It has been five years since I wrote this, five years since the events that precipitated it. The anniversary brought it back to me, and I thought it was worth sharing.
Yesterday I saw church. Not a church. Certainly not what most people think of as a church, a building with a steeple. Not even the worship gathering that Christians commonly think of as “church”. No, I saw THE church. In action.
The location was unusual. It was in the lobby of a hospital. We tend in this nation to forget that the vast majority of our hospitals were built and funded by churches. But that fact made the location oddly appropriate. Jesus made it even more appropriate. In the book of Matthew, Jesus said he came to the sick, not the healthy. That’s why we were there – for the sick.
One was physically sick. Badly injured, unable to speak, move, or even breathe for himself, our brother, Daniel Roberts, lay in a bed in ICU, clinging to life. The rest of us were there because we were heart sick. We were heart sick for Daniel, for his parents, Ron and Mary, for his sisters, Domecia, Lydia, Lynae, and Victoria. We were heart sick for ourselves. We were heart sick for each other.
We were there because we are church.
Daniel was injured on Sunday afternoon. He suffered a massive head trauma and apparently had at least one stroke. On Sunday evening, we began to learn of his condition, and the church started to gather. At first it was just a few, a trickle. Then, as word spread, the trickle grew into a rivulet, a stream, a flood. Twice, as the response grew, the hospital staff moved the group to larger areas. And still it grew. It became much more than a gathering. It became a vigil.
It became church.
Some brought food. Some brought blankets and pillows and sleeping bags. Some brought gifts and books and games. All brought love, and prayers, and hope. Here is a group of pre-teen girls gathered around young Victoria Roberts, offering comfort as friends, peers, sisters. Here is a gathering of Daniel’s friends, sharing remembrances and stories from his life, from his recent mission trip to Valles, Mexico. There are some men and women with kids of their own Daniel’s age, praying together for healing, for life, for peace, for understanding. Everywhere are hugs, encouragement, reports of Daniel’s condition, comfort, tears, even laughter. For Daniel loves laughter, and generates it wherever he goes.
As the doctors work over Daniel, reports come in. There is hope! He is responding a little, and breathing on his own occasionally. Thanksgiving, joy, praise, all ring out in the lobby. Those passing by stare at the crowd. Some smile and nod. Some frown. Some are puzzled. People come in and receive all the latest updates. People leave to return to jobs and homes, to get a little rest or take care of a little business. But most return. The composition of the group changes, but still it grows. Lydia and Lynae Roberts arrive from Ruidoso, where they have been on their mission trip. They are welcomed with hugs and tears, and go to see their brother.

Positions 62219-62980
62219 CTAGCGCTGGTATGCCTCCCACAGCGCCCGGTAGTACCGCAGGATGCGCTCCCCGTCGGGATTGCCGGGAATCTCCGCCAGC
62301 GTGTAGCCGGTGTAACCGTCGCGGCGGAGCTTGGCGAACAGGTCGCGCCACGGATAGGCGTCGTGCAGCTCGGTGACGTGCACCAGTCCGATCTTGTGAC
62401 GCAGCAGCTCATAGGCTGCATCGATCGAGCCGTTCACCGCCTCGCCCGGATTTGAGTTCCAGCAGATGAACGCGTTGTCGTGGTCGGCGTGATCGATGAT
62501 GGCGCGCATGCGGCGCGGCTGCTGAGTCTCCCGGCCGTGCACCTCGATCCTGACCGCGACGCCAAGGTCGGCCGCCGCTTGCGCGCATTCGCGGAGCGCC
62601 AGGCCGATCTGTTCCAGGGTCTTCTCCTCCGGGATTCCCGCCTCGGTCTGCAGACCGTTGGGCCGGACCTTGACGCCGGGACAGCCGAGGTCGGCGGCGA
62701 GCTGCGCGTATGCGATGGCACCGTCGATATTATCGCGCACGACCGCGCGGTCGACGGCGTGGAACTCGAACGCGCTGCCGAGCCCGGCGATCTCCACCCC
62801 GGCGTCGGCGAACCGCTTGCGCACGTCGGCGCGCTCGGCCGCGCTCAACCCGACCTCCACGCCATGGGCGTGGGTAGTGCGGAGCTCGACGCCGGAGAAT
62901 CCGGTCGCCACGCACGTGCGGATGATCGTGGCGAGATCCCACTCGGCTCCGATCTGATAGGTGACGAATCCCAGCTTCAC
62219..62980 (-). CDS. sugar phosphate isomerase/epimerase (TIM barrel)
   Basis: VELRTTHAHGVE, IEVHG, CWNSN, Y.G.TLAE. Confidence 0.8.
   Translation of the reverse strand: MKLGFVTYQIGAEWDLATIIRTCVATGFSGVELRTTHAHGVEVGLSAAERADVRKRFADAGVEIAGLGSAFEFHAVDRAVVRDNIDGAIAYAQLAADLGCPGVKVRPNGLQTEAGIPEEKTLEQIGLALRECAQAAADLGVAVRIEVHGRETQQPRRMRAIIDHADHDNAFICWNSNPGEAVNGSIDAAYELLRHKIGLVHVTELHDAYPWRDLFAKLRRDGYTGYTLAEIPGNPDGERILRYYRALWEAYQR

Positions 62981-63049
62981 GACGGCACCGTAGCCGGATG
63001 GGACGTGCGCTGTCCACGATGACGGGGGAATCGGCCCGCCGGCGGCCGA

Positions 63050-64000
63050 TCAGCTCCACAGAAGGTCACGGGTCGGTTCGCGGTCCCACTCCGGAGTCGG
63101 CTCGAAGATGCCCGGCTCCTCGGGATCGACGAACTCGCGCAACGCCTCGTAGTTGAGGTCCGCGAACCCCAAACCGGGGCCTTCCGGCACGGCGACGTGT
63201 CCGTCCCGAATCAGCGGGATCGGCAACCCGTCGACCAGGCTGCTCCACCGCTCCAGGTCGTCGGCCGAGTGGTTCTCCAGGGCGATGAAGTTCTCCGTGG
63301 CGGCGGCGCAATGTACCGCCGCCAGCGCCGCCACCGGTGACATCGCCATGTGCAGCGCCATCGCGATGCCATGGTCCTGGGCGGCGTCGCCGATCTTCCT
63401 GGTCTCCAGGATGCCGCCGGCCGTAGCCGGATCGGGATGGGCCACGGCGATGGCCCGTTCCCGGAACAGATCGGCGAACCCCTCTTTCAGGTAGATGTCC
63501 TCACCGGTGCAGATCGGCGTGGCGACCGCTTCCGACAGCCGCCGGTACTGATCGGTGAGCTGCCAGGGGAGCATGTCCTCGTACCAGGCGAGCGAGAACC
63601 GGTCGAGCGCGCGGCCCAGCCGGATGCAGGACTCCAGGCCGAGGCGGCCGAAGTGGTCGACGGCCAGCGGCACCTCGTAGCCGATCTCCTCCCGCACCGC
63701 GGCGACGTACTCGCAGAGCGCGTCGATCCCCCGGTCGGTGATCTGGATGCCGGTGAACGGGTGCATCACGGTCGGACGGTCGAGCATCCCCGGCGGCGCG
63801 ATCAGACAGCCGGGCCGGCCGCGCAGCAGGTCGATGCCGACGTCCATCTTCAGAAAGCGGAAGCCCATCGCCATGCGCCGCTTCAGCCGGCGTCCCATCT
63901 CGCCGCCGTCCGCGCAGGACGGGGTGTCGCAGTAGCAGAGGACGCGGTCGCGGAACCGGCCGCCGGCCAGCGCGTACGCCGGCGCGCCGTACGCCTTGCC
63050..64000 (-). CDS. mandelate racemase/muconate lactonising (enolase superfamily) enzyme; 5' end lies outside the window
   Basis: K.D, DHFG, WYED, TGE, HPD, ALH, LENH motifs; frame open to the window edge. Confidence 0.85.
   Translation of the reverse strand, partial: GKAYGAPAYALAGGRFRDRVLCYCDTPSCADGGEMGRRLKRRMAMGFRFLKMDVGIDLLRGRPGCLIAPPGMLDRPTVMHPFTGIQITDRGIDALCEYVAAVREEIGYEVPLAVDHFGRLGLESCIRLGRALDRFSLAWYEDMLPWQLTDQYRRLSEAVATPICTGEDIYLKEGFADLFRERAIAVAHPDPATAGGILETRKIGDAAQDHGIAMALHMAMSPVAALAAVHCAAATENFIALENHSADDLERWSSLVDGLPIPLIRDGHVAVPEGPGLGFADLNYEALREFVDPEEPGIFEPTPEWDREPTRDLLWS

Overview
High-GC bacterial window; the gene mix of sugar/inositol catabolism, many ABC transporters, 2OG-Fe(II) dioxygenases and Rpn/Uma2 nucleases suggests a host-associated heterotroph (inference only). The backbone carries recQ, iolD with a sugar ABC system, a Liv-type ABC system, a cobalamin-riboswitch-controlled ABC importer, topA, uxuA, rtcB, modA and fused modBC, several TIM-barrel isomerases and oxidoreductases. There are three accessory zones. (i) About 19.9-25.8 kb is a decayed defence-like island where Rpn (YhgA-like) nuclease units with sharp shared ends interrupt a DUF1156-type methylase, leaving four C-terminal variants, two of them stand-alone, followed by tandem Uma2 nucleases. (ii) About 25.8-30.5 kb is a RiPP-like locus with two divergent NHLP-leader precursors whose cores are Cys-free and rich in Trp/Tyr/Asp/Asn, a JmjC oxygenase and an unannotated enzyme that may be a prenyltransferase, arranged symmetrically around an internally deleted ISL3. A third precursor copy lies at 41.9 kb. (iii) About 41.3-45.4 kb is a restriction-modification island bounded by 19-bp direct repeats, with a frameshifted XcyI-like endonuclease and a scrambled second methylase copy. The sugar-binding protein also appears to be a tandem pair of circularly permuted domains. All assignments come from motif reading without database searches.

On Monday evening, Ron and Mary Roberts come downstairs and motion for everyone to gather around them. The news is grim. Tests say that Daniel is no longer getting blood flow to his brain. Another test will be done in a couple of hours to confirm.
His voice breaking, Ron says, “We couldn’t have done this without you. We’re going to donate Daniel’s organs. Daniel has a new body now.”
“We’re going to throw one great party,” says Mary. Then, “We would like you to go up in twos to say goodbye to our boy.”
Tears flowed anew as the church gathered around Ron and Mary. In truth they dealt out as much comfort as they received. The two young men who were with Daniel when he was injured cried out, sobbing. Mary Roberts went and spoke to each of them, offering her love, her comfort. All around the room were those comforting and receiving comfort.
Some felt the battle had not yet been lost and encouraged us to further prayer on Daniel’s behalf. Regardless of our feelings, we all clung together and prayed. We prayed for healing. For comfort. For peace. For God’s will. Soon voices began to lift quiet songs of praise. Song followed on song, scripture on scripture, prayer on prayer. People lined up to go upstairs and spend a few moments with Daniel. As they came back down, those waiting held them and loved them.
Monday night Daniel leapt into the arms of Jesus. He got a new body and a crown. He left behind many people who love him still. We miss his smile, his easy laugh, his quirky humor. The tears we cry are for ourselves, for each other, for his family. They’re real tears nonetheless. But Daniel cries no more. He looks down on us and smiles.
For he sees church.